I recounted this evening in 2005 on my old blog Agony Shorthand, but figured it needed to be told again, since I found the flyer and all:

“I think even back in March 1987, I knew I was pretty lucky to have seen SCRATCH ACID play live, not simply because I could sense that they’d break up soon (which they did), but because they seemed fairly groundbreaking in their way even at the time. The show was at a dumpy club in small college town San Luis Obispo, California with two bands I’ll have a hard time forgetting: ”GROUP SEX“ and the ”WIMPY DICKS“. The latter were some dumb-ass local favorite funnypunk band with songs that ragged on their town, but the former were just on fire the night I saw them. 

Whenever someone asks me about memorable shows I’ve seen – which, truth be told, never actually happens – I tell them about Group Sex in SLO, CA. The band came on stage with two identical-twin bearded drummers with full kits, the sort of beer doggie dudes you’d expect to find sucking down Coronas at the Cabo Wabo Cantina, and this boyfriend/girlfriend pair on guitar and bass respectively. (I later learned that their names were "Ron E. Fast” and “Janey”). The two drummers started in together with this ripping-fast hardcore-tempo pattern, and the guitarist started to hiss and feed back and play some generic HC riff. After about 10 seconds, though, someone – it appeared to be the bass player – screwed up, with unleashed a torrent of filthy invective from Ron E. Fast (“You motherfucker goddamn sonofabitch whythefuckcan’tyouplay etc.”). Janey actually started to blubber and cry right into her mic, and profusely apologized to the crowd.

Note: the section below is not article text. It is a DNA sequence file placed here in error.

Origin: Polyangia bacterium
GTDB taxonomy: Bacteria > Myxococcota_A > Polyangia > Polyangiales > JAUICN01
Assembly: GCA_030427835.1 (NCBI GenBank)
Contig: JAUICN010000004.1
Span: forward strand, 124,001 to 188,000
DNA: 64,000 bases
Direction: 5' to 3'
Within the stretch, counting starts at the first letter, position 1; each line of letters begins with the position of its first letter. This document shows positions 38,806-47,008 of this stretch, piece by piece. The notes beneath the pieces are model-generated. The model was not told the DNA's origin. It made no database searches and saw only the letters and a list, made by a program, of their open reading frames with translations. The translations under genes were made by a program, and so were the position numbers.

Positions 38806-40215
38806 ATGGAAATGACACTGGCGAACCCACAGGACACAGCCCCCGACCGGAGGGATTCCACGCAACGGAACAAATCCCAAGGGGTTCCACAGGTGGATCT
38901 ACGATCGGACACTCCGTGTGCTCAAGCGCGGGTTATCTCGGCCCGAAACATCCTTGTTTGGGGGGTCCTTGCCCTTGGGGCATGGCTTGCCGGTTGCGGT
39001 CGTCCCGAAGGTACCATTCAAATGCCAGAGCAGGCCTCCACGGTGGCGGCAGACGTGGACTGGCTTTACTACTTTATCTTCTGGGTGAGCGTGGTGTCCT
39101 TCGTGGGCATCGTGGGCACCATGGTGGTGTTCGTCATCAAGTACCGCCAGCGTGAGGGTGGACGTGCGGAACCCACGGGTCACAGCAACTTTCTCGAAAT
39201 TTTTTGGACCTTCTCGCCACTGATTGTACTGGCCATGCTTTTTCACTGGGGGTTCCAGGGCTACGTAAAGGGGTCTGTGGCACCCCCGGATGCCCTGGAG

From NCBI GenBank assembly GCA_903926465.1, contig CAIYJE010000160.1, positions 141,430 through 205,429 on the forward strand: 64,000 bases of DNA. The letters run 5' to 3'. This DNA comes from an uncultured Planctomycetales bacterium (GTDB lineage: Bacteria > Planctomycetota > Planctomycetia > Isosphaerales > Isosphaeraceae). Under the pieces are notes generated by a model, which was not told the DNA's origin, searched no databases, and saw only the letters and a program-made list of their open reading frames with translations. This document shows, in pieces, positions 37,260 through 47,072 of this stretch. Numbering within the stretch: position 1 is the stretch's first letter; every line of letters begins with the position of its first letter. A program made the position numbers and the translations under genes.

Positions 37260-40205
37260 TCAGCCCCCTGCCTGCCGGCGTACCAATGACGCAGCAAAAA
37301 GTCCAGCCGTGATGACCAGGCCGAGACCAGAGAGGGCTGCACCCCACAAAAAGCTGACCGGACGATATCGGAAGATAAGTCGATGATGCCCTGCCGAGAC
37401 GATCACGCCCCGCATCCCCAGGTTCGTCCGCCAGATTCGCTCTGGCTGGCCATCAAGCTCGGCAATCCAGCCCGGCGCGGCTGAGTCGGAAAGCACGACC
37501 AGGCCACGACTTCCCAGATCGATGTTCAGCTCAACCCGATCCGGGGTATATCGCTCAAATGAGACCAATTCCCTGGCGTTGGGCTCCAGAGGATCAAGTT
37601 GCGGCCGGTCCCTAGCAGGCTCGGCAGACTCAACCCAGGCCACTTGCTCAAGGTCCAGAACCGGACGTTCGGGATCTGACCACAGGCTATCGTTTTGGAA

So the two goofball drummers started up their hardcore beats again, but this time “Fast”’s guitar shorted out or something, and everything ground to a quick halt. He immediately hefted his guitar, and shattered it into a bazillion pieces with one swing against the brick back wall behind the stage. The shocked whole crowd let out a collective “whoooa….”,and then Janey just started crying again. She stood there at the mic bawling and shaking,“You don’t understand you guys, he’s really a nice guy, he really is, we’re really a lot better than this, please don’t hate us you guys….”. Just then, the house lights came up, and the soundman quickly threw on some 1976 vintage disco music, “I Love The Nightlife” or something, and in seconds, Ron E. Fast and Janey jumped from the stage and immediately started disco-dancing together on the now-cleared floor. As everyone stood watching them in total awe, a “little person”, also bearded, scampered out from behind the sound board and started picking up the guitar pieces from the floor. It was beyond belief, and they were only the opening band! We ran out to the car immediately to relive and retell the moment over a 6-pack of Mickey Bigmouths. W-o-w.